06/07/2017 - 06:41

Morning Headlines

06/07/2017 - 06:41

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Palmer blames Chinese nemesis for $2.3b loss

Embattled billionaire Clive Palmer is directly blaming his Chinese nemesis CITIC for the collapse of his nickel empire in a new legal action which claims its failure to pay him royalties meant the Queensland company folded with a personal loss to the former MP of $2.3 billion. The West

 

Alarm over ruling on casual staff

Small retailers have warned a landmark Fair Work Commission ruling could reshape their industry after the commission granted millions of casual workers rights to convert to permanent employment if they work regular hours. The Fin

 

Construction groups do deals over new code

Friction over a new building code administered by the Australian Building and Construction Commission is being resolved at some construction groups by pragmatic agreements with unions, indicating workers are open to adopting some code changes as companies bid on billions of dollars of new projects. The Fin

 

Outlook dim for thermal coal: South32

A growing investor backlash is making it harder for listed miners to stay in thermal coal, according to South32 chief Graham Kerr, who says he expects his Perth based company to have a portfolio more tilted to base metals over the next decade. The Aus

 

Clarity on Africa mine move

Kibaran Resources yesterday sought to give relief to its shareholders and fellow Australian based graphite players in Tanzania as it explained how it might be affected by legislative changes around mining in the East African country. The West

 

Merredin blazes own path with wind, solar

The Wheatbelt town of Merredin is emerging as a renewable energy hotspot, with plans for a $160 million solar farm, battery storage and an expansion of WA’s biggest wind farm. The West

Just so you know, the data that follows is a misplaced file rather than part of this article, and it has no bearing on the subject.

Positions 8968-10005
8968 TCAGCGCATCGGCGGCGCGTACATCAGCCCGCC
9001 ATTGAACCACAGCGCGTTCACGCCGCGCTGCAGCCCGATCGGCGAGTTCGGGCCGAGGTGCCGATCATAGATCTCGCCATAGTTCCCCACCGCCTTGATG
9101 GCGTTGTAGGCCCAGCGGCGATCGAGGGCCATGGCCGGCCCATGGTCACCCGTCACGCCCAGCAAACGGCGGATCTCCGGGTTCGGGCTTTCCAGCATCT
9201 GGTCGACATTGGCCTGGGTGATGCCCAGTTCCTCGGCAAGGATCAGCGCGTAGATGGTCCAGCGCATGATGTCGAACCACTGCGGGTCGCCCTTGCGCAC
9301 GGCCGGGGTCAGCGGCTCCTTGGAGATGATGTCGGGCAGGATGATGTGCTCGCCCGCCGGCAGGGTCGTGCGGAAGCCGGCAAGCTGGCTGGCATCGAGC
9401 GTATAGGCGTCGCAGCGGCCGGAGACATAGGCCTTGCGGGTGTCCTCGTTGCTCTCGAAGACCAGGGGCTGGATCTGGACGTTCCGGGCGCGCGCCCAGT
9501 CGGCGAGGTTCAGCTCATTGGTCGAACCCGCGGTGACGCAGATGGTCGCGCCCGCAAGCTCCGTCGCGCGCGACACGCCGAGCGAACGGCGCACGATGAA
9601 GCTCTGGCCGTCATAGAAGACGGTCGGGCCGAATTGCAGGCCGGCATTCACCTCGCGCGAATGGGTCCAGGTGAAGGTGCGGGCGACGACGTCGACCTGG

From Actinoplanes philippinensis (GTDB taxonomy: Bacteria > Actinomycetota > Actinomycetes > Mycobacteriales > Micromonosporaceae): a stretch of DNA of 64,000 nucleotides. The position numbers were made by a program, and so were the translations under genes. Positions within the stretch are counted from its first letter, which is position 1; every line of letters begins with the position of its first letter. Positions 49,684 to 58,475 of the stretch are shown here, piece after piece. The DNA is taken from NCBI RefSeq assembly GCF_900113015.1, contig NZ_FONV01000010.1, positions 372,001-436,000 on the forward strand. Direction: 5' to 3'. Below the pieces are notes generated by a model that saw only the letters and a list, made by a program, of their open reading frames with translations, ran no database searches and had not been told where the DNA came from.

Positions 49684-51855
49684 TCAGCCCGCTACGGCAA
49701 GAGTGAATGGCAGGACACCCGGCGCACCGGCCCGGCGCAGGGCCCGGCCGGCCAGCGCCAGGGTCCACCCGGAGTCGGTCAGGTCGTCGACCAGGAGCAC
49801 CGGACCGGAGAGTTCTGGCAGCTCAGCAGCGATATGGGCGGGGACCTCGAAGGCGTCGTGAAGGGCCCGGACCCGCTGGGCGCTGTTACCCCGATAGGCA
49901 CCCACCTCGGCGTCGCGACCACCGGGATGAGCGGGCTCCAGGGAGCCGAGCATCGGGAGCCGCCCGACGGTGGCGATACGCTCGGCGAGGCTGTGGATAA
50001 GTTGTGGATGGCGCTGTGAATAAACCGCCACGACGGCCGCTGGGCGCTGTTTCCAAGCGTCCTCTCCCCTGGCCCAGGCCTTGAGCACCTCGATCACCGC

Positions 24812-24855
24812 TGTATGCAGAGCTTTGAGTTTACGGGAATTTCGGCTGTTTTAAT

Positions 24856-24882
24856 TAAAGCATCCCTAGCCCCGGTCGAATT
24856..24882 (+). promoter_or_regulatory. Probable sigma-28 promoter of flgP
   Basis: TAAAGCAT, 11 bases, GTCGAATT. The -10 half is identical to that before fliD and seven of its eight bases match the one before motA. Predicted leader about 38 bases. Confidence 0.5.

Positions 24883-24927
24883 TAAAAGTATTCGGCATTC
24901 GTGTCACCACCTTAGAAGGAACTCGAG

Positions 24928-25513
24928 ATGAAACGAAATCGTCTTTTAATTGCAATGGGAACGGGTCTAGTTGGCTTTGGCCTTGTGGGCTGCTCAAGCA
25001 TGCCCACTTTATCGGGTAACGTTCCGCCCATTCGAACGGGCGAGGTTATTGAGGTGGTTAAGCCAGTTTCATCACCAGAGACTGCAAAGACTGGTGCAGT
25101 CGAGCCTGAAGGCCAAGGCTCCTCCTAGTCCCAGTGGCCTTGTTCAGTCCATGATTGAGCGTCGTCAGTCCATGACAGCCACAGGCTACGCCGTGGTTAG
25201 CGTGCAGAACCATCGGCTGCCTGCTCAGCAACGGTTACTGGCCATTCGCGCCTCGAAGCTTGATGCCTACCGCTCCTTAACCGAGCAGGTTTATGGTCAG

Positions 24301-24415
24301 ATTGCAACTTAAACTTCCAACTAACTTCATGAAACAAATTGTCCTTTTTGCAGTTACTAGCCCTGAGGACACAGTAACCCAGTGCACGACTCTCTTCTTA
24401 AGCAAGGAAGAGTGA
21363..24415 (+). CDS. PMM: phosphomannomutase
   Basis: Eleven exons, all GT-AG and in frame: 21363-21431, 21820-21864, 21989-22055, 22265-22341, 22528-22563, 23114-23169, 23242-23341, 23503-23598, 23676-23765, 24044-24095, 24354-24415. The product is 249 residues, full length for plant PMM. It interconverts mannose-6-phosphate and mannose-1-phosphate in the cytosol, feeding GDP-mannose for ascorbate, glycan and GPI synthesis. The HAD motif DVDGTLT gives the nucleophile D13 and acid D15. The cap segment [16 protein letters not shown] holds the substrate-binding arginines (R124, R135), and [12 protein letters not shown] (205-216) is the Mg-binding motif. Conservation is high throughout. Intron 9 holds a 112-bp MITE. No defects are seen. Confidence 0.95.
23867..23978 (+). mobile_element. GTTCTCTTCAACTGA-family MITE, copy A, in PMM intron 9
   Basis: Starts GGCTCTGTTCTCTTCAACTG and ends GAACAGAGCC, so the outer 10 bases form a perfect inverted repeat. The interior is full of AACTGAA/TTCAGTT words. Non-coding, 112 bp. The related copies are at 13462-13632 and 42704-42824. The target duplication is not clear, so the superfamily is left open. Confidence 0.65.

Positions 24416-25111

All not well at Primary Health Care as jobs go

A slew of management – including group head of strategy and growth Alex Smith – have been made redundant as Primary Health Care looks for cost savings before the arrival of its new chief executive. The Fin

 

Tax office ‘tarnished after Cranston scam charges’

An alleged $165 million tax scam implicating one of the Australian Taxation Office’s veteran officials had “tarnished” the organisation, Tax Commissioner Chris Jordan said yesterday. The Aus

 

Call for medical devices inquiry

Health insurance industry head Matthew Koce has called for a royal commission into the high cost of medical devices in Australia, arguing “powerful interests” were delaying reform. The Aus

 

The Australian Financial Review

Page 1: North Korea’s long-range missile test represents a ‘‘new threat to the world’’, forcing an emergency meeting of the United Nations Security Council on Wednesday and threatening to overshadow this week’s G20 meeting of world leaders.

Small retailers have warned a landmark Fair Work Commission ruling could reshape their industry after the commission granted millions of casual workers rights to convert to permanent employment if they work regular hours.

Page 4: A minority group of economists has dumped its forecasts that the Reserve Bank of Australia will cut official interest rates again as the global central banking tide begins to change direction.

Page 5: An emboldened National Party has seized on the Liberal Party’s turmoil to try to muscle in on seats traditionally held by the Coalition’s senior partner, sparking fears internal contests may drain dwindling campaign resources better used to fight Labor.

Page 10: CPA Australia’s loss-making financial advice arm has added two members, to a total of 26, after slashing its member fees in mid-May in a bid to attract more interest in the business.

Page 12: Friction over a new building code administered by the Australian Building and Construction Commission is being resolved at some construction groups by pragmatic agreements with unions, indicating workers are open to adopting some code changes as companies bid on billions of dollars of new projects.